3. Bob, you don’t have to go that far… the folks at the Competitive Enterprise Institute have made it easy for you: http://planetsave.com/blog/2009/03/22/earth-hour-opponents-plan-lame-human-achievement-hour/

  4. Jeff – I was going to point Bobby to that, too, but you beat me to it.

    Bobby, I bet you could do all that good stuff on Saturday before 8:30 pm and still turn your lights off for an hour and do more good stuff. Just a thought.

  5. Bobby B. says:

    You provided a link to a piece built upon the advanced literary technique of using big words like “stupid,” “loony,” and “deniers” when bashing CEI’s opposition event. I guess they pushed some of the author’s buttons and he responded emotionally. That’s okay since we all get tweaked from time-to-time.

    BTW, as I have long claimed that others are scanning my email and my posts on various websites, it is clear that the CEI has stolen this idea from me. On March 5th, I responded to a piece by Adam Williams with a short declaration of my Earth Hour plans. When I expanded upon my plans today, I was unaware that they had already transformed my little idea into a global event and given it an official name. I am probably due some royalties, but since it is for a good cause, I will make no such demands. Besides, the royalties would probably be viewed as a bonus and taxed at 90 percent.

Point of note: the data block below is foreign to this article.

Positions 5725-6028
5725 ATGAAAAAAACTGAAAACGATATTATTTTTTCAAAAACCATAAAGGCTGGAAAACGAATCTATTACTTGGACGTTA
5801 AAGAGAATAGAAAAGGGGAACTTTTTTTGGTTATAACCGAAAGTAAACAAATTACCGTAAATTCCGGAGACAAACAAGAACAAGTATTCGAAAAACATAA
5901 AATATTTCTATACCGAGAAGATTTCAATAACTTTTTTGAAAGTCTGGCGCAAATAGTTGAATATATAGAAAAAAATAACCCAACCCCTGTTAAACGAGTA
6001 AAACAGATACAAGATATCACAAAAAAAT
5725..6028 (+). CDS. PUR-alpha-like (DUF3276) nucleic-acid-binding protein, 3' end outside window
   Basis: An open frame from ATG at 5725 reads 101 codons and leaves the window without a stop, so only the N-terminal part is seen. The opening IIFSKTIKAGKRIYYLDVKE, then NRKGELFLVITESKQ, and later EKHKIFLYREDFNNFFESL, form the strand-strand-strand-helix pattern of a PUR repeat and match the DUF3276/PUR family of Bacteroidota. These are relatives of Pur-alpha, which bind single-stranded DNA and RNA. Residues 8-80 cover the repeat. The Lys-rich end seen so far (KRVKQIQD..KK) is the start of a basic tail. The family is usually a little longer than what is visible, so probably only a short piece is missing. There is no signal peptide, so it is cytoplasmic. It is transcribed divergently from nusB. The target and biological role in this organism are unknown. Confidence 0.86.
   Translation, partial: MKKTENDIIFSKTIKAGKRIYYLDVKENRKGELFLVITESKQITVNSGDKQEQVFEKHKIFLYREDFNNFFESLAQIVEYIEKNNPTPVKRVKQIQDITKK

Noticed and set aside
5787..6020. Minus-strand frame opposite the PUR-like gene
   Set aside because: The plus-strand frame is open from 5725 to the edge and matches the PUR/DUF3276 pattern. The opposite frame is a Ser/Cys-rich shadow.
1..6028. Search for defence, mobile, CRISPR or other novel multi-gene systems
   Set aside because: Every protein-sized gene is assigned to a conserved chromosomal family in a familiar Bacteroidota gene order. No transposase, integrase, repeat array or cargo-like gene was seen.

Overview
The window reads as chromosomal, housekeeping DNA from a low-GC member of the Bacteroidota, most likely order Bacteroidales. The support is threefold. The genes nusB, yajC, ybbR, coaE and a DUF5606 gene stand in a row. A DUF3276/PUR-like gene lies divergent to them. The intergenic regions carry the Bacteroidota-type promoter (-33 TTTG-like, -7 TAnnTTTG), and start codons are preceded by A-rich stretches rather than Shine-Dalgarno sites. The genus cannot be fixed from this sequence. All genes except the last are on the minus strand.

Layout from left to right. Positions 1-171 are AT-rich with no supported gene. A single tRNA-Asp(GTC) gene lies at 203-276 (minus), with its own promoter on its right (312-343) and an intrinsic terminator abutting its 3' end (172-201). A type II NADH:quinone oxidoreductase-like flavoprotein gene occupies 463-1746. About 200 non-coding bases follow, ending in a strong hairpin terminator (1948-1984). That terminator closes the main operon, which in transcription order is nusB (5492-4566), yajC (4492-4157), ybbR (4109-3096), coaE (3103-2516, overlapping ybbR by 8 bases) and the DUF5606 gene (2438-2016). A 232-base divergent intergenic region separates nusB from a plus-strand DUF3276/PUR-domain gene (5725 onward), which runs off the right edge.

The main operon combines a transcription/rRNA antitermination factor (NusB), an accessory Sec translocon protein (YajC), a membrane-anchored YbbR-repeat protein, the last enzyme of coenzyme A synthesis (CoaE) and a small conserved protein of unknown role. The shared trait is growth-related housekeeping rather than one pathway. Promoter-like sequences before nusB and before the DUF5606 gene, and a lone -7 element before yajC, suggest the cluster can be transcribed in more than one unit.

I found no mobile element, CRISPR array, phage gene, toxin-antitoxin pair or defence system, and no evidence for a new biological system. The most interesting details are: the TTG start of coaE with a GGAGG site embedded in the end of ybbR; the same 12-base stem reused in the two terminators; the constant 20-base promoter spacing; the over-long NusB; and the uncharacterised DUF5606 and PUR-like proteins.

6. Bobby B. says:

    I forgot to ask a few questions in my last post, which some of your people may find important:

    1. Are the greens supposed to observe Earth Hour from 8:30 to 9:30 p.m. local time or GMT (Greenwich Mean Time)?

    2. If local time, you do understand that this hardly qualifies as a simultaneous global event?